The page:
Hollywood: A Novel Of America In The 1920's

by Gore Vidal

"Wicked and provocative. . . Vidal's purview of Hollywood in one of its golden ages is fascinating. " --Chicago Tribune In his brilliant and dazzling new novel, Gore Vidal sweeps us into one of the most fascinating periods of American political and social change. The time is 1917. In Washington, President Wilson is about to lead the United States into the Great War. In California, a new industry is born that will transform America: moving pictures. Here is history as only Gore Vidal can re-create it: brimming with intrigue and scandal, peopled by the greats of the silver screen and American politics, from Charlie Chaplin and Douglas Fairbanks to Franklin D. Roosevelt and the author's own grandfather, the blind Senator Gore. With Hollywood, Vidal once again proves himself a superb storyteller and a perceptive chronicler of human nature's endless deceptions.

Homage to Daniel Shays: Collected Essays,1952-1972

by Gore Vidal

A collected essays of the author's life and most unserene republic turned empire, now turning something else again. As themes come and go, are developed or abandoned, as political replace literature replace political again, there is a logical progression.

I Told You So: Gore Vidal Talks Politics

by Gore Vidal Jon Wiener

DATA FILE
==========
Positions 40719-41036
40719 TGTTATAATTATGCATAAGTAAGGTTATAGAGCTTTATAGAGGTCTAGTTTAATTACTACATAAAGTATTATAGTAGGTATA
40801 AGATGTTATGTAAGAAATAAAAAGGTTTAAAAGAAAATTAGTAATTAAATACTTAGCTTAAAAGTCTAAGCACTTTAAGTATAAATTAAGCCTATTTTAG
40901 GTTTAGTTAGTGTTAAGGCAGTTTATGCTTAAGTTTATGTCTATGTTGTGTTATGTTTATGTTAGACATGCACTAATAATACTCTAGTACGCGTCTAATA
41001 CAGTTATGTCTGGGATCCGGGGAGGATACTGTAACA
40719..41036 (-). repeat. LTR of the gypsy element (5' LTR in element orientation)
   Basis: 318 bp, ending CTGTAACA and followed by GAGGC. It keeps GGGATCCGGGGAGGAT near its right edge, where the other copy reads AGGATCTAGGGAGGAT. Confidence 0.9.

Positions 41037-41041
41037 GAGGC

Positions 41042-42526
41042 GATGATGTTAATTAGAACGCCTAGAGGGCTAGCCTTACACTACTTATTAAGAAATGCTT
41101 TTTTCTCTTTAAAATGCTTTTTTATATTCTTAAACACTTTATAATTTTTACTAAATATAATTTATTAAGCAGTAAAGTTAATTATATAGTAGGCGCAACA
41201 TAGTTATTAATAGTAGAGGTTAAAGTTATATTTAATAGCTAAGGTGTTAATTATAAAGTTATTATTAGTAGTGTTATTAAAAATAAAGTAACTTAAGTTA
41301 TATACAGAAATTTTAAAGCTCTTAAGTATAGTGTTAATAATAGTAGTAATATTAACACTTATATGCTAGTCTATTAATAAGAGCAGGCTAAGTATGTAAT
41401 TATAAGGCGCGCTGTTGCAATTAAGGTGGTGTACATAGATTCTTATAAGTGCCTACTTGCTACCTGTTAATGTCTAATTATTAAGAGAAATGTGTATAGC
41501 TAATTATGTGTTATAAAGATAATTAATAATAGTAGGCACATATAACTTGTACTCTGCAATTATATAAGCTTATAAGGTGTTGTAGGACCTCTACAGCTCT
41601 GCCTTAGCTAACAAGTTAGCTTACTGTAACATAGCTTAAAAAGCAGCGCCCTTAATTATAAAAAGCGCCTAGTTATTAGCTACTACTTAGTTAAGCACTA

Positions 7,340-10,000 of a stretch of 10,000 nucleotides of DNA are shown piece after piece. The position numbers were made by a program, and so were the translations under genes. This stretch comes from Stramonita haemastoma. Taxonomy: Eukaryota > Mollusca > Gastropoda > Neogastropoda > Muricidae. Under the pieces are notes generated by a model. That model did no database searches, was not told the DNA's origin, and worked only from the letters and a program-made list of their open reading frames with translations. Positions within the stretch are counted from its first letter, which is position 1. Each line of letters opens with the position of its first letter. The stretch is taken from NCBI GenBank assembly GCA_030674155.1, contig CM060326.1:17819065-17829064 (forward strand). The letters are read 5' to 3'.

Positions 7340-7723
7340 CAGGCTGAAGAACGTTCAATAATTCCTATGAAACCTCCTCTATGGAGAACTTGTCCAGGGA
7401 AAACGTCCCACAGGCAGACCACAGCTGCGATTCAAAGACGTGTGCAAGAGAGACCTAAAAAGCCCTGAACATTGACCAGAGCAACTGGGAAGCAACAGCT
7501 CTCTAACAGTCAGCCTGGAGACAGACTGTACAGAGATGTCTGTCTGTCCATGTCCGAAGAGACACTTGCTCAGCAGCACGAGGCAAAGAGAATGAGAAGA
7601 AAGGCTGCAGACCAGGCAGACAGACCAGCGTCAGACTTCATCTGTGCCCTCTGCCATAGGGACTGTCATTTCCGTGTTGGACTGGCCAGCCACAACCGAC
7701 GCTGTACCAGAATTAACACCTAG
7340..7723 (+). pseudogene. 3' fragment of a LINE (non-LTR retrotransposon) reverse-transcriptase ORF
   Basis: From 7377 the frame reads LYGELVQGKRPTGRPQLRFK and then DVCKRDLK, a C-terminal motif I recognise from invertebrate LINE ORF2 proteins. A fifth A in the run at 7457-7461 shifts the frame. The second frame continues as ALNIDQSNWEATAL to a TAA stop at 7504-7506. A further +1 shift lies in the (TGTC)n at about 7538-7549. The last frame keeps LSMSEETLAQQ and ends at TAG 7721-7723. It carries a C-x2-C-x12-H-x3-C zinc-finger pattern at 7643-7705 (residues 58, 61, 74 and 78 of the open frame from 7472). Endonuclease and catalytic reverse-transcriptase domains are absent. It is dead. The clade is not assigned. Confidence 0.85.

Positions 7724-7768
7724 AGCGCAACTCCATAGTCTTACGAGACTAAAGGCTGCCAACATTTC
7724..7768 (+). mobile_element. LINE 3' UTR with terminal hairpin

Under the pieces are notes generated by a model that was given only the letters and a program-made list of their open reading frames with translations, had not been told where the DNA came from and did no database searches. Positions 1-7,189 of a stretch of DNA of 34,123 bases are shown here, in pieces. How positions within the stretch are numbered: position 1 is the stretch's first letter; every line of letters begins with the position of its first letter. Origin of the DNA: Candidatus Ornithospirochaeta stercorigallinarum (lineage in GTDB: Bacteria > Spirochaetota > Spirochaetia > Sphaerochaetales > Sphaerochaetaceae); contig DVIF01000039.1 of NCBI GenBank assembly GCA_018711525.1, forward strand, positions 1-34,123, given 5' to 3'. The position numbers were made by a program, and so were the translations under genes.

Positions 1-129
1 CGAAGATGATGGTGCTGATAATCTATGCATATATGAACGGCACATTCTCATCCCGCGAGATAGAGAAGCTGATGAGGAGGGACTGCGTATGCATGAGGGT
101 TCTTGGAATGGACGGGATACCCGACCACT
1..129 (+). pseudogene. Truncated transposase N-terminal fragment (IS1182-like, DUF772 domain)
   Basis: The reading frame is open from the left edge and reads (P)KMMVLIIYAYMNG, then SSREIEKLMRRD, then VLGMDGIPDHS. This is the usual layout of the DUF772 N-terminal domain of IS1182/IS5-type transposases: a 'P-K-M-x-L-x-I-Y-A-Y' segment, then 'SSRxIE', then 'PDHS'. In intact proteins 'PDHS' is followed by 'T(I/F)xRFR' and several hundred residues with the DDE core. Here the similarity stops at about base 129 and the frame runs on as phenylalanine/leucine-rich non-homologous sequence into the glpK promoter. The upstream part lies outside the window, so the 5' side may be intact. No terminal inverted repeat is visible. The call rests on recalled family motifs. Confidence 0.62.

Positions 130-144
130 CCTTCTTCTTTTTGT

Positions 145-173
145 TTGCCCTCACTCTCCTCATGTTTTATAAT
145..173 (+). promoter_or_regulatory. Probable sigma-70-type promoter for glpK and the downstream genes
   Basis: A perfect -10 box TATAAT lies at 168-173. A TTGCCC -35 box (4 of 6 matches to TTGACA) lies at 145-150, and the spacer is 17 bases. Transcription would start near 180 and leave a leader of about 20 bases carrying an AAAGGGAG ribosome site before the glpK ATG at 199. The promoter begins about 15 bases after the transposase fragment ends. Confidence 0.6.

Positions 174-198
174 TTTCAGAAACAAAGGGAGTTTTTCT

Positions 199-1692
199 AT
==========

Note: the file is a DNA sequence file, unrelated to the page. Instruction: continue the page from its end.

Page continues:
"I exist to say, 'No, that isn't the way it is,' or 'What you believe to be true is not true for the following reasons.' I am a master of the obvious. I mean, if there's a hole in the road, I will, viciously, outrageously, say there's a hole in the road and if you don't fill it in you'll break the axle of your car. One is not loved for being helpful."Gore Vidal, one of America's foremost essayists, screenwriters, and novelists, died July 31, 2012. He was, in addition, a terrific conversationalist. Dick Cavett once described him as "the best talker since Oscar Wilde." And Vidal was never more eloquent, or caustic, than when let loose on his favorite topic, the history and politics of the United States.This book is made up from four interviews conducted with his long-time interlocutor, the writer and radio host Jon Wiener, in which Vidal grapples with matters evidently close to his heart: the history of the American Empire, the rise of the National Security State, and his own life in politics, both as a commentator and candidate.The interviews cover a twenty-year span, from 1988 to 2008, when Vidal was at the height of his powers. His extraordinary facility for developing an argument, tracing connections between past and present, and drawing on an encyclopedic knowledge of America's place in the world, are all on full display. And, of course, it being Gore Vidal, an ample sprinkling of gloriously acerbic one-liners is also provided.

Imperial America

by Gore Vidal

Gore Vidal has been described as the last 'noble defender" of the American republic. In Imperial America, Vidal steals the thunder of a right wing America-those who have camouflaged their extremist rhetoric in the Old Glory and the Red, White, and Blue-by demonstrating that those whose protest arbitrary and secret government, those who defend the bill of rights, those who seek to restrain America's international power, are the true patriots. "Those Americans who refuse to plunge blindly into the maelstrom of European and Asiatic politics are not defeatist or neurotic," he writes. "They are giving evidence of sanity, not cowardice, of adult thinking as distinguished from infantilism. They intend to preserve and defend the Republic. America is not to be Rome or Britain. It is to be America. "

Imperial America

by Gore Vidal